Statistical Significance Testing in Economics

In Conrad Heilmann & Julian Reiss (eds.), The Routledge Handbook of the Philosophy of Economics (forthcoming)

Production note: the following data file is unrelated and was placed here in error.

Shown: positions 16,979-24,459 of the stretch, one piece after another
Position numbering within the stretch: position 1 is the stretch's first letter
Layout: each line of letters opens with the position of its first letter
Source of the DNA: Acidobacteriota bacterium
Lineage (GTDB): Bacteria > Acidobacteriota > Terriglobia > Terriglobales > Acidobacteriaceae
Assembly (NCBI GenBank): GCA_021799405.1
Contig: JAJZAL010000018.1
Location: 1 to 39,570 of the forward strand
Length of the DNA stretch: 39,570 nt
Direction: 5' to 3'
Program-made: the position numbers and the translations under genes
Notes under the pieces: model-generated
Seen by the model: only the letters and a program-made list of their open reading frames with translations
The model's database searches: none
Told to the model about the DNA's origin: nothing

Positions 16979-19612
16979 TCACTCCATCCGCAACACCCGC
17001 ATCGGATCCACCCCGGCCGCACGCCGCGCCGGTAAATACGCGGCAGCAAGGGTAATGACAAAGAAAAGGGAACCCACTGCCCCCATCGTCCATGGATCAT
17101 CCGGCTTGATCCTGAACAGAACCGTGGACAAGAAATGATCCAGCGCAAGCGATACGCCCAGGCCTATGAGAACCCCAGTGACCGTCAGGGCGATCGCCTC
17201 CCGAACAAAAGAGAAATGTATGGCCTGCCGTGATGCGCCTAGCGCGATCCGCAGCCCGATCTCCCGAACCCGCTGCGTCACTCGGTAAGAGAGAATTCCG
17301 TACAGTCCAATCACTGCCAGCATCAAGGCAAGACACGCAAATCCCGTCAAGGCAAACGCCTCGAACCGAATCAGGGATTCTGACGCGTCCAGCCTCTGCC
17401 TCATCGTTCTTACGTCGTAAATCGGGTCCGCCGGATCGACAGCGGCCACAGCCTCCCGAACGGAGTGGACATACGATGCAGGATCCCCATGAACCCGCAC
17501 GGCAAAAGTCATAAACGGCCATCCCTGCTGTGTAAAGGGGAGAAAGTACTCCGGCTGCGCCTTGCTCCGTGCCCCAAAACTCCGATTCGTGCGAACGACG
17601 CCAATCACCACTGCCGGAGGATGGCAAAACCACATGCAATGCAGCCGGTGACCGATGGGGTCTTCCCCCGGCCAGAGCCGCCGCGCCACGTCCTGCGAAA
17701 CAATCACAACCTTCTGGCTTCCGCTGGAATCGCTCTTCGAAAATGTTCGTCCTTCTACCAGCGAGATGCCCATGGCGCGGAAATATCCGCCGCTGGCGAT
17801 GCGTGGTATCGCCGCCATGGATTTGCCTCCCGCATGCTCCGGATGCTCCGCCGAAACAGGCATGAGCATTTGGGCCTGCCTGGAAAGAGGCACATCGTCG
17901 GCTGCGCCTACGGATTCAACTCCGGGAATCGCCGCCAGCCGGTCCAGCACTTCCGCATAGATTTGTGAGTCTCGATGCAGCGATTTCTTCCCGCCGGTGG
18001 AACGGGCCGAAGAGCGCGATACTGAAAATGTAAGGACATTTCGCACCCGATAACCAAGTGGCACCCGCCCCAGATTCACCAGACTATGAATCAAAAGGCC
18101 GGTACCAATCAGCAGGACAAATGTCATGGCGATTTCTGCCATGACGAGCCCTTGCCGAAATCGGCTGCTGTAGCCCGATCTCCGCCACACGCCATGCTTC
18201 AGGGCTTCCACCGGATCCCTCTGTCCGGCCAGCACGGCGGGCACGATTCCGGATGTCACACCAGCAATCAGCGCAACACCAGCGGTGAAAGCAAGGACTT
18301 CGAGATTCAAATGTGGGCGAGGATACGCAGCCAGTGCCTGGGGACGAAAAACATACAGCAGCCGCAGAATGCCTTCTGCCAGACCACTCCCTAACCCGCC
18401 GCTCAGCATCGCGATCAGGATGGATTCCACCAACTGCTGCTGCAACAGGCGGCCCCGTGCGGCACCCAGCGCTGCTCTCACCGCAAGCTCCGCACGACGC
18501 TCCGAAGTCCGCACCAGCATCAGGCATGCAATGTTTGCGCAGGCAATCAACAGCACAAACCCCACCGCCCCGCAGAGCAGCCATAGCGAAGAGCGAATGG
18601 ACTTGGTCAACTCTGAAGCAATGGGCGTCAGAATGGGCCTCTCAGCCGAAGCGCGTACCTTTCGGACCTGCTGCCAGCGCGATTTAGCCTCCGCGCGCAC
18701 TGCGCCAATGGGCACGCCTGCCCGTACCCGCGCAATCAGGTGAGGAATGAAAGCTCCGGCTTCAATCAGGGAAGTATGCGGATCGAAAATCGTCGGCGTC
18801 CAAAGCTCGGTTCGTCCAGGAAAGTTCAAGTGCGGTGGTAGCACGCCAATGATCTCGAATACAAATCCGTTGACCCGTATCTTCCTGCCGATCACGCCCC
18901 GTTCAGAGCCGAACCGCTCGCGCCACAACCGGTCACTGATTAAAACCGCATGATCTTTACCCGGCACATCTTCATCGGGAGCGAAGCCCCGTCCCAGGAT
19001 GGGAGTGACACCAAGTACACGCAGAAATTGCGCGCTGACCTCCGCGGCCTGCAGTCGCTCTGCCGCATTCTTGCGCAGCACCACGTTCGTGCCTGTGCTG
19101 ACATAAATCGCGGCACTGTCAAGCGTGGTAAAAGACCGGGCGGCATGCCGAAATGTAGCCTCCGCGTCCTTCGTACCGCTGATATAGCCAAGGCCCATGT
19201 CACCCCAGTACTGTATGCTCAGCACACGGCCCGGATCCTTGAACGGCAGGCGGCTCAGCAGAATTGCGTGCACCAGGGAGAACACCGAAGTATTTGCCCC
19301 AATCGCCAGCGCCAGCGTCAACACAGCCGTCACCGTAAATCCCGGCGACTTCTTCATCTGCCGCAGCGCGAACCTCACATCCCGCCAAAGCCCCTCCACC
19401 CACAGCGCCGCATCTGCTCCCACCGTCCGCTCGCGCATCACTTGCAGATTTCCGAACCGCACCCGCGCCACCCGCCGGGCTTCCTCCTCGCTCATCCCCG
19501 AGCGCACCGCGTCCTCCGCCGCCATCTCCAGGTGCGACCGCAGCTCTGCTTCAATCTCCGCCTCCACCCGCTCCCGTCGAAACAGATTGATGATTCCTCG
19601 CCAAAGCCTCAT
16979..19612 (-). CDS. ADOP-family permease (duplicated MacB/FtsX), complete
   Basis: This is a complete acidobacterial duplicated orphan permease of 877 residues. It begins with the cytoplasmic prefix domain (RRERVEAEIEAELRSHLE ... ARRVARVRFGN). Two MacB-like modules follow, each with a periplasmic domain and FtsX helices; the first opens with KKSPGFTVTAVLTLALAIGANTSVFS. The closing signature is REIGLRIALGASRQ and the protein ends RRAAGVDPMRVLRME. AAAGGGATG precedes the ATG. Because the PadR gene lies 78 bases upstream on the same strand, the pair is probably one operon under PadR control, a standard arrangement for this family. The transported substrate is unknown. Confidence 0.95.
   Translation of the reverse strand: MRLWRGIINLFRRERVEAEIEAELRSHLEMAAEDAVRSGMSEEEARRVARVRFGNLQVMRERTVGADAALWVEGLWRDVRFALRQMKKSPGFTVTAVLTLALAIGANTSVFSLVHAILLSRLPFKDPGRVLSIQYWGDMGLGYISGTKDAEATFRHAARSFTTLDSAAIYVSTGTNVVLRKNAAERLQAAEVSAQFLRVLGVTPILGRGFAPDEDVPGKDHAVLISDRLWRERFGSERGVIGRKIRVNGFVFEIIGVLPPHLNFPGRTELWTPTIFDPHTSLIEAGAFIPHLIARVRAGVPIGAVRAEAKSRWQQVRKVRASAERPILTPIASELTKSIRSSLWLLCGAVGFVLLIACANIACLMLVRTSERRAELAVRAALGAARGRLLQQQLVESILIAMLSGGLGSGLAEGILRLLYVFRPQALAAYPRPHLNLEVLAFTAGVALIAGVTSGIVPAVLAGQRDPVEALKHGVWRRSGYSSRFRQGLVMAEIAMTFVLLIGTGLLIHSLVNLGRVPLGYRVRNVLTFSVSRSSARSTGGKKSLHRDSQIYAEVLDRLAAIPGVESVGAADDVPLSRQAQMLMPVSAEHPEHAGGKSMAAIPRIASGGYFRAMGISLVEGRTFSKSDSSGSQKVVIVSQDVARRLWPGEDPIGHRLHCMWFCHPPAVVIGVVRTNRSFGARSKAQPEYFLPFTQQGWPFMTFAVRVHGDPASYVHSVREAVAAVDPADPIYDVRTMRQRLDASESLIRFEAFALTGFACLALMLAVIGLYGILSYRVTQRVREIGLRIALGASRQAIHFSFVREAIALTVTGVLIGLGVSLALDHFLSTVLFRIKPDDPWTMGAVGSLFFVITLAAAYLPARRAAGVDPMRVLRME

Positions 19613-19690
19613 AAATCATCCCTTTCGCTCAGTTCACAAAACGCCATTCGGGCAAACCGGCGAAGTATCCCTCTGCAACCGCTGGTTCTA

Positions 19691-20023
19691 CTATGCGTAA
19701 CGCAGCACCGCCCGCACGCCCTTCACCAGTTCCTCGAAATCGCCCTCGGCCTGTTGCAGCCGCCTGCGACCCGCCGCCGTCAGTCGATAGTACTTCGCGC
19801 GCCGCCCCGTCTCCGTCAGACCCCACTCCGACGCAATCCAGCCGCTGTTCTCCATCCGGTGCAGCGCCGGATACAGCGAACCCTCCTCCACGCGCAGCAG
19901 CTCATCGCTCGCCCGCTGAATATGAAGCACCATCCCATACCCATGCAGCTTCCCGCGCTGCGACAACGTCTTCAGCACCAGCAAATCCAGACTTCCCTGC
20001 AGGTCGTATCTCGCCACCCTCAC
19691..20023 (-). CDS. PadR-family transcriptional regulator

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The origins of testing scientific models with statistical techniques go back to 18th century mathematics. However, the modern theory of statistical testing was primarily developed through the work of Sir R.A. Fisher, Jerzy Neyman, and Egon Pearson in the inter-war period. Some of Fisher's papers on testing were published in economics journals (Fisher, 1923, 1935) and exerted a notable influence on the discipline. The development of econometrics and the rise of quantitative economic models in the mid-20th century made statistical significance testing a commonplace, albeit controversial tool within economics. In the debate about significance testing, methodological controversies intertwine with epistemological issues and sociological developments. Our aim in this chapter is to expound these connections and to show how the use of, and the debate about, significance testing in economics differs from other social sciences, such as psychology.
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